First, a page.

PE Week Wire: Tuesday, October 28, 2008

This is Erin Griffith filling in for Dan while he’s in Quebec City. Check later today for his liveblog of Steve Schwarzman’s speech.

***Water and Wine were once two forms of liquidity that PE firms don’t deal directly in. Not anymore. Last week we saw the PE world’s first wine-focused firm, Bacchus Capital Management, made its first investment. Today Aramid Capital Partners, a movie fund that backed the Oliver Stone film W., entered the market with a new fund.

If you ask me, this is the worst time ever for a super-specialized (and therefore super risky, I would think), “alternative strategy” fund to enter the market. Yet dozens are. And somehow, they’re finding the money.

I’m not just talking about run of the mill sector-focused funds. I’m talking about exotic vehicles designed to invest in revenue streams, aimed toward liquidity events I don’t quite understand.

These funds include art funds, life settlements, film and movie royalties. The strangest one I heard was a valuable coin fund, which makes me want to seriously re-evaluate my career as a business journalist.

Some of these are ridiculous sounding, but they prove that the need to differentiate is just as strong as it’s ever been. The one thing they have in common is they invest in something with a limited supply. Perhaps they’ll increase in popularity as investors rush to pour their money into tangible assets. Besides, LPs are eager to invest in the private sector while the stock market volatility plays out. Steven Huttler, a fundraising lawyer at Sadis Goldberg, told me, “LPs are hungry for these private non-traditional funds, and they aren’t afraid of over-specializing.”

As far as private equity is concerned, I believe the key to making super specialization worthwhile is diversification within your that specialty. Take Summit Global Management, a water rights fund based in Washington D.C. Jud Hill, a managing partner with the firm, told me that to invest in water rights, his firm will take private the 100 year rights for water from municipalities or ranchers. Beyond that, his firm can take control stakes in companies that treat or transport the water, or capitalize on water scarcity in other parts of the country by selling “virtual water,” or make real estate plays for water storage, or re-zone water usage rights after buying it from towns looking to monetize their resources. “It’s really a theme and not a category,” he said.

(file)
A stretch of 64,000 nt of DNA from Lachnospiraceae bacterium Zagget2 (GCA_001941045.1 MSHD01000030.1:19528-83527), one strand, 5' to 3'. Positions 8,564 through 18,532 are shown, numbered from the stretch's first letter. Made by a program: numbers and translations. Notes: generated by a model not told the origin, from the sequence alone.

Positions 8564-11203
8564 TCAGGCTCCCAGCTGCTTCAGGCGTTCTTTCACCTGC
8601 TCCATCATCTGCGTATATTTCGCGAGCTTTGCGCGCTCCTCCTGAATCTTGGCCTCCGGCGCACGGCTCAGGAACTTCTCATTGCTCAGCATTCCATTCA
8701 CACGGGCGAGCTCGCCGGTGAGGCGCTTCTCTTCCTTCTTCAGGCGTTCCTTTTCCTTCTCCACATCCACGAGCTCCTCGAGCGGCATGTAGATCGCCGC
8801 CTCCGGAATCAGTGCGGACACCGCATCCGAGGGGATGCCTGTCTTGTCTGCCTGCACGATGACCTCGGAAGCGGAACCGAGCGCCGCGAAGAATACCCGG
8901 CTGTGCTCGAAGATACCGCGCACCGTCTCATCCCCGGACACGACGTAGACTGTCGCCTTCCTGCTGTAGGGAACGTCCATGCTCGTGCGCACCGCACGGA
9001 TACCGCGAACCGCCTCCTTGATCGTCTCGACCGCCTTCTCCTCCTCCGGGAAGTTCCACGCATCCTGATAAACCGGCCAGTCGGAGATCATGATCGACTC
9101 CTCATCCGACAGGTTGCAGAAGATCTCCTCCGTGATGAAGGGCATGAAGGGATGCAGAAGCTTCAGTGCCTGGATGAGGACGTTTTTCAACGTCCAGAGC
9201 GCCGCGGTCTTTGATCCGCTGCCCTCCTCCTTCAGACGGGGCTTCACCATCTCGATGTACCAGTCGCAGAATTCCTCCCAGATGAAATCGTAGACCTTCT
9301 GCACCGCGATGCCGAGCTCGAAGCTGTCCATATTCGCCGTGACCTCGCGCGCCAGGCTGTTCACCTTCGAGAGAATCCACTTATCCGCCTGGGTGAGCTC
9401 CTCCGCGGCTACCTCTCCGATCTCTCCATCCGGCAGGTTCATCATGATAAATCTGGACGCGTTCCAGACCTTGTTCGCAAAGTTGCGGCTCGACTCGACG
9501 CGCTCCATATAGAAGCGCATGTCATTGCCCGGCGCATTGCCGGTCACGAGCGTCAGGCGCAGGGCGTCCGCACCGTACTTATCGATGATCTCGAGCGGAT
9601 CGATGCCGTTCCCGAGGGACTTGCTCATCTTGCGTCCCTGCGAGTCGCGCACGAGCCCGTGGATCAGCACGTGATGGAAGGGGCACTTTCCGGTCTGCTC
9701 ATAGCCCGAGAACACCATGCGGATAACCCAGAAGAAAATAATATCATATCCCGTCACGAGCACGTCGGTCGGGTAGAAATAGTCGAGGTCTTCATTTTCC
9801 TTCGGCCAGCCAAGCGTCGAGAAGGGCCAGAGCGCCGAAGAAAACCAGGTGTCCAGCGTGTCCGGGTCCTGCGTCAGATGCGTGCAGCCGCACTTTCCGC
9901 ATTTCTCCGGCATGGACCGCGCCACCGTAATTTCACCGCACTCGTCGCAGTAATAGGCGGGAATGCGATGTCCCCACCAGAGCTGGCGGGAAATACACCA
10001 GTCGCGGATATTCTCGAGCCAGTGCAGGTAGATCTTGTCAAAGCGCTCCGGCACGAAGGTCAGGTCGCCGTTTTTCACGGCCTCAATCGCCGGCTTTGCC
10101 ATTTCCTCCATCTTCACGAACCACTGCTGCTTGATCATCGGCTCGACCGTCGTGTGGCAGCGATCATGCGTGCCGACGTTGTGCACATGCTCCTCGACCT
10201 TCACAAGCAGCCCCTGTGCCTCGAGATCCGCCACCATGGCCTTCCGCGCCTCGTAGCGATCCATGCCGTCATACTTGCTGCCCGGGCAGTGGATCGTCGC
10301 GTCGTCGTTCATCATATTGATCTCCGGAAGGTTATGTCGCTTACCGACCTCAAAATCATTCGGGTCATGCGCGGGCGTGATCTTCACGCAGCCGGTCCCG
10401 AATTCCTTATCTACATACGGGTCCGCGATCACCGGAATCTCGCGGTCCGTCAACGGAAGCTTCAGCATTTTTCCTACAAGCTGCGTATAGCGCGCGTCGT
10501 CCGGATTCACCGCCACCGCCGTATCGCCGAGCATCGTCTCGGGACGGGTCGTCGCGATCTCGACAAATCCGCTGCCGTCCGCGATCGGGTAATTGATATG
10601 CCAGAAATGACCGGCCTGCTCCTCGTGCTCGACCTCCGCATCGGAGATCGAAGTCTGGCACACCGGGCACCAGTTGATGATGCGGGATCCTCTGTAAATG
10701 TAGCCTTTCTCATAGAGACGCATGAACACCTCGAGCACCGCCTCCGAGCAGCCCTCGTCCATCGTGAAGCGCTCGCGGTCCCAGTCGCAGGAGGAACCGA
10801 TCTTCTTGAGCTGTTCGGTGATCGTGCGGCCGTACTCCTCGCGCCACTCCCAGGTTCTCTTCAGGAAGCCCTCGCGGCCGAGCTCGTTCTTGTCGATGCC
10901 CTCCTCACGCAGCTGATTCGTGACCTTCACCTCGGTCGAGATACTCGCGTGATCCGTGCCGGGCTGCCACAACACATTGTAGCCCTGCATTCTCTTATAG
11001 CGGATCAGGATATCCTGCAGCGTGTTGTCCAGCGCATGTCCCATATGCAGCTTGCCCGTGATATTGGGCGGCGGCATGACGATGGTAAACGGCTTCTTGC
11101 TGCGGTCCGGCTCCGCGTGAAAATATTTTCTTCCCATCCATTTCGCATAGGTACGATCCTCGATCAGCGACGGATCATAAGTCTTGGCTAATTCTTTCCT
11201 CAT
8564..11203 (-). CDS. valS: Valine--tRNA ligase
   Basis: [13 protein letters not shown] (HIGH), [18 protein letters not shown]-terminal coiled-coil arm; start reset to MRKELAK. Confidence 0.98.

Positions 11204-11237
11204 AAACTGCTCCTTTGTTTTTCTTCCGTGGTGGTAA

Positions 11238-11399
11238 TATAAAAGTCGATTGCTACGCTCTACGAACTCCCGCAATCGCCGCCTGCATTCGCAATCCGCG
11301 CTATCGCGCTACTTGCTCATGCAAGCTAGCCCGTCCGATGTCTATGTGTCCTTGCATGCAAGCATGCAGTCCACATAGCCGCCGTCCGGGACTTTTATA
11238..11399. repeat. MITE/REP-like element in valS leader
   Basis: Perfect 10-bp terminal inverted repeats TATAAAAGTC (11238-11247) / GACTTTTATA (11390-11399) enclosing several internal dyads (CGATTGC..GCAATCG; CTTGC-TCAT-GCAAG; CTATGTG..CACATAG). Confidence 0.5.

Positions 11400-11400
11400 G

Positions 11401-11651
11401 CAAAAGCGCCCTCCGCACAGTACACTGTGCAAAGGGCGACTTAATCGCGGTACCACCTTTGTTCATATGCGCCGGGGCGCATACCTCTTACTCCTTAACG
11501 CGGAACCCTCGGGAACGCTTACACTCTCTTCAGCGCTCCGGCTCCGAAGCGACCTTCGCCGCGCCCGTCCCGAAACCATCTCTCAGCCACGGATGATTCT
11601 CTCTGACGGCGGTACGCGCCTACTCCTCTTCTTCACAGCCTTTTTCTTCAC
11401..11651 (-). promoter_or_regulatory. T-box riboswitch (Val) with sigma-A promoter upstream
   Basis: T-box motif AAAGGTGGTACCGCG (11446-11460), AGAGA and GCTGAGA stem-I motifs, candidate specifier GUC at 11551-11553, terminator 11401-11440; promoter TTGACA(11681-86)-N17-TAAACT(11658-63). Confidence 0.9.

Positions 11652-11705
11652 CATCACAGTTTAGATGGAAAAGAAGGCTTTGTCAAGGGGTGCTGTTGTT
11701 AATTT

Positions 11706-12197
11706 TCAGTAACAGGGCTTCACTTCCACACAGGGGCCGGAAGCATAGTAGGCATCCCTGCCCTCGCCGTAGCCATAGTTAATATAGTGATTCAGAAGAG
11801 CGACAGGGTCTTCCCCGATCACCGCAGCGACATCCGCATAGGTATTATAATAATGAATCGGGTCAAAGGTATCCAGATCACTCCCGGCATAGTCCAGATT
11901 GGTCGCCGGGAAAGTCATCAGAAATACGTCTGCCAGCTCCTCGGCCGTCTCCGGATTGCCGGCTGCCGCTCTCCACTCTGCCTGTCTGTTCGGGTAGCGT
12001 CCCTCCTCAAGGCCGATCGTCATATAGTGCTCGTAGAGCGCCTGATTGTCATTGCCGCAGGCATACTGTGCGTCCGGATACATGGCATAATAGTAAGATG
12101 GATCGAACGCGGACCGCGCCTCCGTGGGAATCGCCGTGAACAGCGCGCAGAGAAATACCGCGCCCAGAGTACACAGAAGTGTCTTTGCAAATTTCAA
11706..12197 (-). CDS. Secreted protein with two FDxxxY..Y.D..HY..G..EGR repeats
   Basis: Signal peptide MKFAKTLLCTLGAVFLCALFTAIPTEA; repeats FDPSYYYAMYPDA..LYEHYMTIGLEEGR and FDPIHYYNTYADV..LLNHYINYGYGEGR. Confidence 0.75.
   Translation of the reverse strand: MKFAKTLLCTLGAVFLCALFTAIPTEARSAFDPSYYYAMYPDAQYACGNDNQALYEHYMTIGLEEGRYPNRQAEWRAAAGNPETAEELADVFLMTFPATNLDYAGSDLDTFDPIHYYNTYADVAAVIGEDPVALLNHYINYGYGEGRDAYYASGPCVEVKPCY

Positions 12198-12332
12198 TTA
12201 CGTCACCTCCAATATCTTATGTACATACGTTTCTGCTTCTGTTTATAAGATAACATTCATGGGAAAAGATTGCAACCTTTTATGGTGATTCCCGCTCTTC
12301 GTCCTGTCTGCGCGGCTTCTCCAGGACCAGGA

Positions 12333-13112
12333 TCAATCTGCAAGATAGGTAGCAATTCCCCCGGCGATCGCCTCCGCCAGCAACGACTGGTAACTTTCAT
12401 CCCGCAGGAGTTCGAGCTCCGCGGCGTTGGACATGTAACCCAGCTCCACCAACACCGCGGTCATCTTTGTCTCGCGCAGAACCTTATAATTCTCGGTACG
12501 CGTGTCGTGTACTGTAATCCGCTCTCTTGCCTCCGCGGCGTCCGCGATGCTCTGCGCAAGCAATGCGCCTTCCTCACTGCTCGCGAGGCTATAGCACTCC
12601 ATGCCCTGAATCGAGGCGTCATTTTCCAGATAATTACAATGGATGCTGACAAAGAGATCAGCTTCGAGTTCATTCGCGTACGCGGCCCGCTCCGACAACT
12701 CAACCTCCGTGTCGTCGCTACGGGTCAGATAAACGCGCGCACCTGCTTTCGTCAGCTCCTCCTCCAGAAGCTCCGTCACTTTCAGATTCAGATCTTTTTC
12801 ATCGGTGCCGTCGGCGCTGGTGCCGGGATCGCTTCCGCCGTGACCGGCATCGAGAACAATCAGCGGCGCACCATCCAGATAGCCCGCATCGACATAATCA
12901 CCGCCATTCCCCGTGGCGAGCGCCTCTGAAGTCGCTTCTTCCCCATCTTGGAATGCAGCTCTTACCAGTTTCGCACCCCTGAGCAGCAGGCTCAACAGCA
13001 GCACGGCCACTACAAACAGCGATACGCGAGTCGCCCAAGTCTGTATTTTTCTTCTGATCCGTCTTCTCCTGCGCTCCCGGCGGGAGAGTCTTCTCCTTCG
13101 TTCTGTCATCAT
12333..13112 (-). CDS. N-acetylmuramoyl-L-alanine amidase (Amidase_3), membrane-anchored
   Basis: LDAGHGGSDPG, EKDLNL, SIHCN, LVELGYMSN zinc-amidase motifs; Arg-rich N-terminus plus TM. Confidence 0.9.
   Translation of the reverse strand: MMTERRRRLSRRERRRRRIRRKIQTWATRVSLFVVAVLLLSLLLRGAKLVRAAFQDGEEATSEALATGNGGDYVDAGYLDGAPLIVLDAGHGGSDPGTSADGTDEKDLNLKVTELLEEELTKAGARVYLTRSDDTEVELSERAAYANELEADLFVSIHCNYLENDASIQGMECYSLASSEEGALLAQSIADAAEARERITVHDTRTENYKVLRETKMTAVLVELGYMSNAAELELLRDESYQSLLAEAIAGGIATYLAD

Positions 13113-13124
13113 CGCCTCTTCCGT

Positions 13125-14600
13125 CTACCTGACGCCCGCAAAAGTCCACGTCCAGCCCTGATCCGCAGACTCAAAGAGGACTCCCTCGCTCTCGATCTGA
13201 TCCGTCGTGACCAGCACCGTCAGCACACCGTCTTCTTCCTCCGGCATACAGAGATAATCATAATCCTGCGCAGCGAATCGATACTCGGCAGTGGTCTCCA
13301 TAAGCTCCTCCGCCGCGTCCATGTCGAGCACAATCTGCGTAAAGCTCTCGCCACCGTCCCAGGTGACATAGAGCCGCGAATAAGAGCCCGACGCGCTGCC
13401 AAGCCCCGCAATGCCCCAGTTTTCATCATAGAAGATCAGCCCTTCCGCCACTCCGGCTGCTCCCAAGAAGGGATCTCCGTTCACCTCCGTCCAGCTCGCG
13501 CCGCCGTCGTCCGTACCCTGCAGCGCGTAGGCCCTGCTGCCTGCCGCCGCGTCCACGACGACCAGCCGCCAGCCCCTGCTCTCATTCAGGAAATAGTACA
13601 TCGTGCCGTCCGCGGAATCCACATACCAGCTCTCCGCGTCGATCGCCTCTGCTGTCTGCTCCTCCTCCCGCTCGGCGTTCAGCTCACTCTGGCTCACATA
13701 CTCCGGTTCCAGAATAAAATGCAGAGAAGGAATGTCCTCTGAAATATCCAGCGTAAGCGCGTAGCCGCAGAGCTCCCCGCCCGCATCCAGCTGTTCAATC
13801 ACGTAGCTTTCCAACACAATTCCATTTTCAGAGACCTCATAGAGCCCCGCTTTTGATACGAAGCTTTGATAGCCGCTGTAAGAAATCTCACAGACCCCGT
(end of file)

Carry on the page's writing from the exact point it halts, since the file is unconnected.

*** Following the news of Thoma Bravo’s fund, I sat down with Carl Thoma to talk about everything from lending terms to Lent and evaluations to egos. He was refreshingly candid (and occasionally comical) on topics some buyout pros get cagey about. A few highlights from the interview:

EG: Although it’s been widely reported, I know you can’t talk about specifics on your fundraising since it has yet to close. But, I have to ask, why did you want double your fund size this time around?

CT: It was just ego and greed (laughter). But really, that was put in check right away. Without lowering the fund, we could have gotten away with it, but we have smart LPs, and from day one they said, “There’s no need to raise a fund that big.” Looking back, we’re glad we listened to them, because the size and scale of our current fund is perfect for our buy and build strategy.

EG: How has that worked out so far? How are your other, similarly sized funds performing?

CT: Fund six, seven and eight are all managed by Thoma Bravo and Cressey & Co. together. We even share the same office space, so the way those are managed hasn’t changed at all. Fund six got beat up badly because it had exposure to companies serving the telecom space. We thought we were smart by not investing directly in telecom but as those companies blew up, we lost business.

So, fund six is about a break even fund. Some days it’s 5% or 6%, some days its 2% or 3%. There are still three companies left in fund six. We would have liked to have sold them by the end of the first quarter next year, but given the exit environment that’s not going to happen.

Fund seven is top quartile, in the high 30% range. Fund 8 is too early to tell.

Read the rest here.